Hyung Chang, New Jersey, lab

Making sense of what consumers want

Meet Hyung Chang, a Principal Sensory Scientist working at our Consumer Sensory Lab in New Jersey. Here, Hyung describes how we develop consumer products that spark the sensory reaction our consumers want.  

What does a sensory scientist do?

Our bodies’ senses are attuned to everything around us. Each person’s senses are slightly different. They interpret our environment and help to create our perception of the world. My role as a sensory scientist is to try to make the chemistry of the final product match what customers say they want to experience from the product.

During research, we assess five sensory modules to measure the sensory characteristics of consumer products. This science can be applied to all products, including over-the-counter medicines.  

 

5 Senses GIF

When we take a medicine or use a consumer healthcare product, like toothpaste, we experience a range of sensory signals. These signals can shape how we experience a product – does it smell pleasant; does it taste sweet or bitter? Scientists in our consumer healthcare business are working to better understand these reactions, and are using these insights to help shape our products, so we can be confident they meet our consumers’ needs. Research will vary depending on the product and the sensation we want to give consumers. For example, people may want cough syrup to produce a numbing sensation to sooth a sore throat so it is important that the final product gives a warming or soothing feeling.

What attracted you to sensory research?

After studying a food and nutrition course at University in Korea, I became fascinated with sensory science – the study of how people respond to sensory stimuli.

Hyung Chang in a lab in New Jersey
Hyung in the Consumer Sensory Lab at Warren, New Jersey

This was a relatively new area of science at the time. It had been growing for around 50 years and few people appreciated how relevant it could be to product development.

Since joining GSK in August 2014, I have brought my knowledge of fast-moving consumer goods, biotechnology and pharmacology to help produce a positive sensory response from our consumer products, such as, for example, developing a toothpaste that smells how consumers want it to.

How do you know how our senses are affected by a product?

We carry out many experiments to understand what sensory experience consumers want from a product. Sometimes we do comparison tests, where a panel of consumers are presented with two versions of a product and asked which tastes, smells, looks or feels better.

Hyung Chang, in a lab, New Jersey

To truly understand consumer perceptions, we also need to test different doses. As the product dose increases, the body’s receptors will gradually become more saturated. There comes a point when adding more dose of a product causes no further sensory response because our receptors are fully saturated. One of my main objectives is to discover the optimum dose for the optimum sensory response.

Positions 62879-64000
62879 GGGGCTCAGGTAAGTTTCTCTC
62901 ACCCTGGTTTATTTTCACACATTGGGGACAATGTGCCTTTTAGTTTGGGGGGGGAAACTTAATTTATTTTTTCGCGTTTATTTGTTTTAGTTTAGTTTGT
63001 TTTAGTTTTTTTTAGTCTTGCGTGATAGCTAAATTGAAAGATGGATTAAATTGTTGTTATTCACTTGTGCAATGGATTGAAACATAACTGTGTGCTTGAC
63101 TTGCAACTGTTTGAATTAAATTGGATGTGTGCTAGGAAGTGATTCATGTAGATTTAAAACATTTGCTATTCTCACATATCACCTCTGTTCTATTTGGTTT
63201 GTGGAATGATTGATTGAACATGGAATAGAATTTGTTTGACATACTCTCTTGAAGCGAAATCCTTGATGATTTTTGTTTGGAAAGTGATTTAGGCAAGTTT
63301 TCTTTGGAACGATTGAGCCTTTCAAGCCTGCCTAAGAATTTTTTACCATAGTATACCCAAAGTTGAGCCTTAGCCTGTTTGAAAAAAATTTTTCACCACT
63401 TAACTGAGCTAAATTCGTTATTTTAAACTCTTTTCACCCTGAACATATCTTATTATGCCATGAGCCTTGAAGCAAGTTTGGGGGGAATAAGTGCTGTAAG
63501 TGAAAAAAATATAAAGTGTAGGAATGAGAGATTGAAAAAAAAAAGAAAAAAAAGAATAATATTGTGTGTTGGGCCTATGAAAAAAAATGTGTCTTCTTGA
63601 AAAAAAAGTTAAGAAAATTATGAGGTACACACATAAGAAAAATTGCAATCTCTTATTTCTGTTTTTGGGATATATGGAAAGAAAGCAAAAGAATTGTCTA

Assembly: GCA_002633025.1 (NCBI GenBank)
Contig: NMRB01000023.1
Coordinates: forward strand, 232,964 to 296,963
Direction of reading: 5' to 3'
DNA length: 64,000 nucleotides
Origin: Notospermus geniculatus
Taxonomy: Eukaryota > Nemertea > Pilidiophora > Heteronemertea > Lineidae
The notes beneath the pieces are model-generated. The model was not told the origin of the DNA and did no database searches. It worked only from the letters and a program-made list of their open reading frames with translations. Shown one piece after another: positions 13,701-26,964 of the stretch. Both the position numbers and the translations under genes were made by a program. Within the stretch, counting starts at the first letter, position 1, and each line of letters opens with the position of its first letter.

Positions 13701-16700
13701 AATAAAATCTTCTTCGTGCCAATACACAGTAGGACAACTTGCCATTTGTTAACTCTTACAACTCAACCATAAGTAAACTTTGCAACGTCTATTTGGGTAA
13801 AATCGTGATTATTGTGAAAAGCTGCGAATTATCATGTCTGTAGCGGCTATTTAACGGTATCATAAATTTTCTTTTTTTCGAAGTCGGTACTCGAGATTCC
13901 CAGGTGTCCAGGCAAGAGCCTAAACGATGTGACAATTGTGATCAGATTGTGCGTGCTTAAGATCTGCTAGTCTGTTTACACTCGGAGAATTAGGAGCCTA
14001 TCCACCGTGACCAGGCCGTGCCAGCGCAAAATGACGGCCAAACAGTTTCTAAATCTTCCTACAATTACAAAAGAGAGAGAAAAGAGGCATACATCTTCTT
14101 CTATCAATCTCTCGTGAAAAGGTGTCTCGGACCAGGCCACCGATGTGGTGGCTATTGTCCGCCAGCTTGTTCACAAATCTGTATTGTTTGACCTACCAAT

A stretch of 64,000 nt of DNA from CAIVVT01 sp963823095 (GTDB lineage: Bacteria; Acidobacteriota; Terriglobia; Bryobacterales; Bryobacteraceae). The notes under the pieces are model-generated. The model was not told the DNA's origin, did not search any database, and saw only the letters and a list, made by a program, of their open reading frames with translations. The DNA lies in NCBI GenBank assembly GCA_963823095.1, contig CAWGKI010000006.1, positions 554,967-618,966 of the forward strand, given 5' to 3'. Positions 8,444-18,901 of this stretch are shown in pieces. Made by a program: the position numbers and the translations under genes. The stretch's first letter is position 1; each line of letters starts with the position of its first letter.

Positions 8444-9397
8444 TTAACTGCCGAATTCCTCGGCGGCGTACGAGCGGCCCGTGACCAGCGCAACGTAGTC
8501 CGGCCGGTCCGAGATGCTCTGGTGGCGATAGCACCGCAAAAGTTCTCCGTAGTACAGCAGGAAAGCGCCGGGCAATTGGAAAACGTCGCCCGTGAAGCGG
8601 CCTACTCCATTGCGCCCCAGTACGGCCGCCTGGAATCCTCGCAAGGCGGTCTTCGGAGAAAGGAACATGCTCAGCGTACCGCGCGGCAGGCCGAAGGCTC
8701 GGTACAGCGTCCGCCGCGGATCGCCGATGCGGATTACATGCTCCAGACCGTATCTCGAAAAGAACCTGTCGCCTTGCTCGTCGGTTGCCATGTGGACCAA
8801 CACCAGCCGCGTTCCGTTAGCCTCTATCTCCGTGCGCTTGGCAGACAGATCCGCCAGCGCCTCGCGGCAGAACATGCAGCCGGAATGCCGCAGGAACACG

How do consumers input into your research?

Research is usually carried out by a panel of consumers, who go through three to six months of rigorous training to objectively record their sensory experiences to become trained panel of consumer. There are two panels each in the UK, US and 3 in India. Each panel has around 10-15 individuals.

Their feedback and insights are hugely important. For example, they might discover that a cooling effect has an impact on taste. This helps to uncover the changes we need to make, so that a product is not too cooling or too bitter.

What is the biggest sensory research challenge you face?

The bitterness taste sensation is particularly difficult to understand. Companies have been working to reduce or eliminate bitterness for a long time because consumers do not like it. But it’s still here because most active ingredients, which stop a toxic chemical entering the body, create bitter sensations. Bitterness acts as a warning signal.

The number of bitterness detection receptors also varies between individuals, especially between adults and children, which makes it difficult to develop products to suit all consumers. It’s why we develop different versions for adults and children.

How do you use sensory research to create new consumer products?

Using the technology in our labs, we conduct consumer research to generate a ‘target profile’ for the final product – how it should taste and smell, for example. We then share the profile with the new product development team.

Once the product fits the target profile, we can go out and ask consumers what they think. Product prototypes are then continuously tweaked until the sensory panel confirm that it produces the sensory response that consumers are looking for.

Do you find yourself using your sensory expertise is other areas of your life?

I’m keen to educate others about the bodies senses so I run a weekly wine club at GSK. Here, employees are taught how to taste wine through a specific seven step sensory analysis method.

Hyung Chang, New Jersey, Wine club
Hyung educating colleagues about the senses at her self-started wine club

We all enjoy the community element of this club and employees are now becoming much more familiar with the five human senses researched in the Consumer Sensory Lab.

What are you excited about for the future of sensory science?

Without question, digital evolution. I’m looking forward to being able to see how consumers work with wearable technology and apps.

There will likely be a lot more channels where we can hear consumers’ voices and capture their expectations and preferences. So, consumer-centric product development will become even more essential. Sensory science will continue to be a unique tool to help us develop products that meet our consumers’ needs and predict its future success.

Hyung Chang, New Jersey
Hyung looking around the Shopper Science Lab in Singapore